As Hand points out, the typical procurement approach doesn’t work for governments in the twenty-first century. “Technology changes rapidly, as do its users. We too, as local governments, must be more agile in our approach to procurement and implementation. We cannot dismiss the importance of testing, validating the product and thinking in terms of scale.”

Making Room for Experimentation

In June, the city moved to make their commitment to improving the way the City acquires new technology official. Mayor Sly James signed Resolution 130492, which commits the City “to establish within 30 days a program and system designed to formalize its relationships with innovative entrepreneurs and business that does not supplant its regular procurement policies and procedures.” KCMO is not just working on improving the formal procurement process, but also thinking about other avenues to partner with forward-thinking entrepreneurs and smaller businesses to make the city work better — those that might not have the same capacity to compete with larger, established vendors otherwise

In response the passing of this resolution, the City Manager has launched the Innovation Partnerships Program, which essentially opens up opportunities for entrepreneurs and small businesses to propose ideas could add value to City land, facilities, equipment, right of ways, and City data. Approved projects would be piloted on a limited basis in partnership with the city and be evaluated on a set of performance measures, giving the City and entrepreneur a chance to test the initiative’s value before potentially pursuing it via traditional procurement channels.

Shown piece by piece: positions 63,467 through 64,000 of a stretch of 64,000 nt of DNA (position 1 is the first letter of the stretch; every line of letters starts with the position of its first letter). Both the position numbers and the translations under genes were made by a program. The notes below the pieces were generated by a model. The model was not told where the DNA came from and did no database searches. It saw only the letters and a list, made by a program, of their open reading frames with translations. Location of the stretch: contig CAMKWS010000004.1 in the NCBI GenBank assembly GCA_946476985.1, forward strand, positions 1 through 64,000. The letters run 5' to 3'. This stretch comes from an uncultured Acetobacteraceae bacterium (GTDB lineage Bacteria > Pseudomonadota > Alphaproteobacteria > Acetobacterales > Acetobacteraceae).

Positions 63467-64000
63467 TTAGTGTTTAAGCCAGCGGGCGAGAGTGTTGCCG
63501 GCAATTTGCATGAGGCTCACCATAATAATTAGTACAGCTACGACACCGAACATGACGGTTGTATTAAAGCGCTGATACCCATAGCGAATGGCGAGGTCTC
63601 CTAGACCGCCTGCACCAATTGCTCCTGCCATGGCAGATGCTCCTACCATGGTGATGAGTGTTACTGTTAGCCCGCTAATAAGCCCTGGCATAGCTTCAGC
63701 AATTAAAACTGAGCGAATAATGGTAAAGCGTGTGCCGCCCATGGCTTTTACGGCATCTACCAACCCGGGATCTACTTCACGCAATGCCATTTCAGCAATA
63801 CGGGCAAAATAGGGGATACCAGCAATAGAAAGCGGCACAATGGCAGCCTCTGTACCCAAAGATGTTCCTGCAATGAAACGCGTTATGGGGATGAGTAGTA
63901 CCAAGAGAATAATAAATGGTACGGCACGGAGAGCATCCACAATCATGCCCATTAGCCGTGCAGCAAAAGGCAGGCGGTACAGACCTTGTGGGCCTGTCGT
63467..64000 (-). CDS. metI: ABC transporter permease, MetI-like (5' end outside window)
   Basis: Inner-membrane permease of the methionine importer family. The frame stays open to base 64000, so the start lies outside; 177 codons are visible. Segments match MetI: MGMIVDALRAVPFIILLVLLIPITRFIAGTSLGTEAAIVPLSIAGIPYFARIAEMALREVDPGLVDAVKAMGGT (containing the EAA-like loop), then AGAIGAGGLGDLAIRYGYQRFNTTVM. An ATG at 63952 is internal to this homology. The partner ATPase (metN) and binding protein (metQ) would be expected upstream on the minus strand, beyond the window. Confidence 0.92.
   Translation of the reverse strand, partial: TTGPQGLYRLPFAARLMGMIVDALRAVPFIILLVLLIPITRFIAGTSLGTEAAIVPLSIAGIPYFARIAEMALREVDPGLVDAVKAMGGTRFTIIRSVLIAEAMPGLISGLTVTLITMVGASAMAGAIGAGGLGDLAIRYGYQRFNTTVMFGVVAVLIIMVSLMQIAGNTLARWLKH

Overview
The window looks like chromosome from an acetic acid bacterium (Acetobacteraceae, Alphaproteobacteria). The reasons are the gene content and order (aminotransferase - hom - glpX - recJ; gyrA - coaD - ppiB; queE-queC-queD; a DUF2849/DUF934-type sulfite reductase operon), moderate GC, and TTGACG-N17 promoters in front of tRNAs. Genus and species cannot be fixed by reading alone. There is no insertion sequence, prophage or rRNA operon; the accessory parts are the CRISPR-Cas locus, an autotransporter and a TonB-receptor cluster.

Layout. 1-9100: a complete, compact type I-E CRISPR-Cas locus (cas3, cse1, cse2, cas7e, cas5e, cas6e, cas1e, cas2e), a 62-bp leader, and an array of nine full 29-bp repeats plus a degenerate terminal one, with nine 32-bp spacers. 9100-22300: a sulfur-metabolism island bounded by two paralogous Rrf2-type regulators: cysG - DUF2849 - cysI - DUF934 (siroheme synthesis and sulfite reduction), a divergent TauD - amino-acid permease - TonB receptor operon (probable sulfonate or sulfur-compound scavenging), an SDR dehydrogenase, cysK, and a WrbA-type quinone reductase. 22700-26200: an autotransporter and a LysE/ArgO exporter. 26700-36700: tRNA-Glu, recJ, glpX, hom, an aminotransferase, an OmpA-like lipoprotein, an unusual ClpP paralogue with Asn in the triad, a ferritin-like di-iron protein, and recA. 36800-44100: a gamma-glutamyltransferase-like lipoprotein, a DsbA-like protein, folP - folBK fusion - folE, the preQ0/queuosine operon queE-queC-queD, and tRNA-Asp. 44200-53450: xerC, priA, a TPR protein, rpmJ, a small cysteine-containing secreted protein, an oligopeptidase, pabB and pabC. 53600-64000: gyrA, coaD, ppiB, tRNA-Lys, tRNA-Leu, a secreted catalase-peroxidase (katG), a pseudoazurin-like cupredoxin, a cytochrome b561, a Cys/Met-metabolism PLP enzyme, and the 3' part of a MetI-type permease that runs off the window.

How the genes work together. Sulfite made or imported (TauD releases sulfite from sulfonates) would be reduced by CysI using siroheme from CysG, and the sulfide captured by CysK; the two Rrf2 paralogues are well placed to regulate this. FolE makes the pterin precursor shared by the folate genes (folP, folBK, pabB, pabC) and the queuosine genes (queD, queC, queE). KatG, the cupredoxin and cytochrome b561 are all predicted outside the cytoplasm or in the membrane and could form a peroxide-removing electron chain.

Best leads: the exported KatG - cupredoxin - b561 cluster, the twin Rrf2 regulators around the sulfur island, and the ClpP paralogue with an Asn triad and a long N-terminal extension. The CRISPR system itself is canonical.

Since the program’s launch in July, the city has since begun receiving applications from a diverse group of local startups and businesses interested in working with the city government.

“We aim to not only evaluate proposals for their potential impact on city government and understand the risks associated with this new model, but also ensuring that our process is not burdensome to smaller companies just looking for their first big win with the City,” explains Hand. “Our goal is to support entrepreneurs and new businesses by serving as a platform for innovation. Why shouldn’t government be open to testing new approaches, particularly if it advances our priorities for the community, or saves time or money?”

What Comes Next

Good technology purchasing decisions are about more than just getting the latest and most innovative solution available. Factors such as workforce development, accessibility, and standards across the organization must be acknowledged when adopting new technology in government.

In Kansas City, Hand is working to make sure technology decisions are rooted in a deep understanding of the desired outcomes and rigorous evaluation to ensure those outcomes are being met.

“We cannot assume that technology will rectify processes that are broken in the first place. Technology is powerful but it will only compound problems if your processes are flawed,” says Hand. “Take the time to review how — and why — things are done to ensure that the technology you buy will truly improve your effectiveness.”

Lauren Dyson Content Manager

Research and content development @codeforamerica.